Gain the ultimate confidence with this 5-step putting practice routine

GOLF Teacher to Watch Mike Bury shares a 5-step putting practice routine that will help players gain confidence prior to a round

This putting practice routine will have you beaming with confidence before your next round of golf.

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If there’s one thing I’ve personally learned throughout my years of playing golf, it’s this: Putting practice prior to teeing off will make a round much more enjoyable.

Sure, back in my younger days I’d grab my driver, head to the range and just try to bomb it as far as I could, but that’s when I hadn’t a clue of how to actually play the game.

These days, not only do I stick to the same process before each round, but I actually spend most of my time on the putting surface beforehand, hoping to feel the speed of the greens while gaining confidence in my stroke.

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So why is a little extra putting practice always important?

As any great golfer will tell you, it’s because putting can be the great equalizer.

Say you snap hook or slice a tee shot but still want to try and save par. When your putting is on point, that’s possible. If not, it feels as if your entire game is lost.

In order to help every golfer get comfortable on the greens before a round, GOLF Teacher to Watch Mike Bury recently shared a five-step putting practice routine to try out. While it’ll take some time to master, it’ll also help ignite your competitive juices, getting you into “beast mode” as you make your way to the 1st tee.

Try this putting practice routine

Start with putts from within 3 feet

Pro golfers make roughly 99% of their 3-foot putts, meaning every amateur golfer needs to make these nearly automatic if they’re hoping to shave strokes off of their scorecard.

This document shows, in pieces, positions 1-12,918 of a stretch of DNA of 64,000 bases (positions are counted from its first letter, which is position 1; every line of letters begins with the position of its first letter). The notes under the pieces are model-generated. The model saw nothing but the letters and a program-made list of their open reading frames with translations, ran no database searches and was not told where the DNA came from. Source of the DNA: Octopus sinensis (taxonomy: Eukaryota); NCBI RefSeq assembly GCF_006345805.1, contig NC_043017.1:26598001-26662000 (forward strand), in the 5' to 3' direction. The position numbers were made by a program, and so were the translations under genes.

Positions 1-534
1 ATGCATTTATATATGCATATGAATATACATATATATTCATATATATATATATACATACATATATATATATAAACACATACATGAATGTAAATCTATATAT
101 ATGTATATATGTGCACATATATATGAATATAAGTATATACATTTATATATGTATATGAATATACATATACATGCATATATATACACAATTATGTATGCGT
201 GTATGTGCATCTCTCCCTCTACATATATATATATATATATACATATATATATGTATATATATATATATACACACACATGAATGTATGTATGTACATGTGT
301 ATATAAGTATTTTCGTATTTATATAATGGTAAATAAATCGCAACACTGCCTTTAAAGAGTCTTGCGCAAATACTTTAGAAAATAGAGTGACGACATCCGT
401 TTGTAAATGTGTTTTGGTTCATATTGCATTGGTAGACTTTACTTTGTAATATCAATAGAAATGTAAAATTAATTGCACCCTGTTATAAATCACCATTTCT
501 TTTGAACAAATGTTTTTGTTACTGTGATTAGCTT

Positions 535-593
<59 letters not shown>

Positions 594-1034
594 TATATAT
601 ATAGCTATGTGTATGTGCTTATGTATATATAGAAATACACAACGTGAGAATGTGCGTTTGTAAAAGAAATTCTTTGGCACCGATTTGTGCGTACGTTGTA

As Bury states in his social media post above, make 10 putts in a row from this distance to get started. By doing so, you’ll see the ball drop into the cup, which should increase your confidence.

Lag putting practice

In order to feel the speed of the greens, Bury recommends working on some lag putting to a practice hole of your choice. All you need to do is hit three balls, one putt each — as the result itself doesn’t matter while practicing.

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More lag putting (but on a different set of practice holes)

OK, so you’ve mastered the 20-footer from the right side of the practice green, but do you have what it takes to conquer the left side (which may have different undulation than on the opposite side)?

By changing up your target area, you’ll force yourself to read the green and adapt to new speed control — which will come in handy when you’re out on the course.

Last leg of lag putting

Getting tired of all the lag putting practice? By adding one final leg of this, you should give yourself a variety of looks and feels, allowing you to get a sense of downhill putts, uphill putts and side-sloping putts.

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In essence, you should feel a bit uncomfortable each time you move to a different spot on the practice green, as it’ll help mimic the same experience you’ll deal with on different holes during your round.

Finish with more 3-foot putts

Hopefully you’re starting to feel good with the flat stick, so now it’s time for some reinforcement.

Bury recommends sinking five-straight putts from within that 3-foot radius, just as an extra confidence booster before going to tee off. If you have time, don’t limit yourself, as more practice will only help in the long run.

Nick Dimengo Editor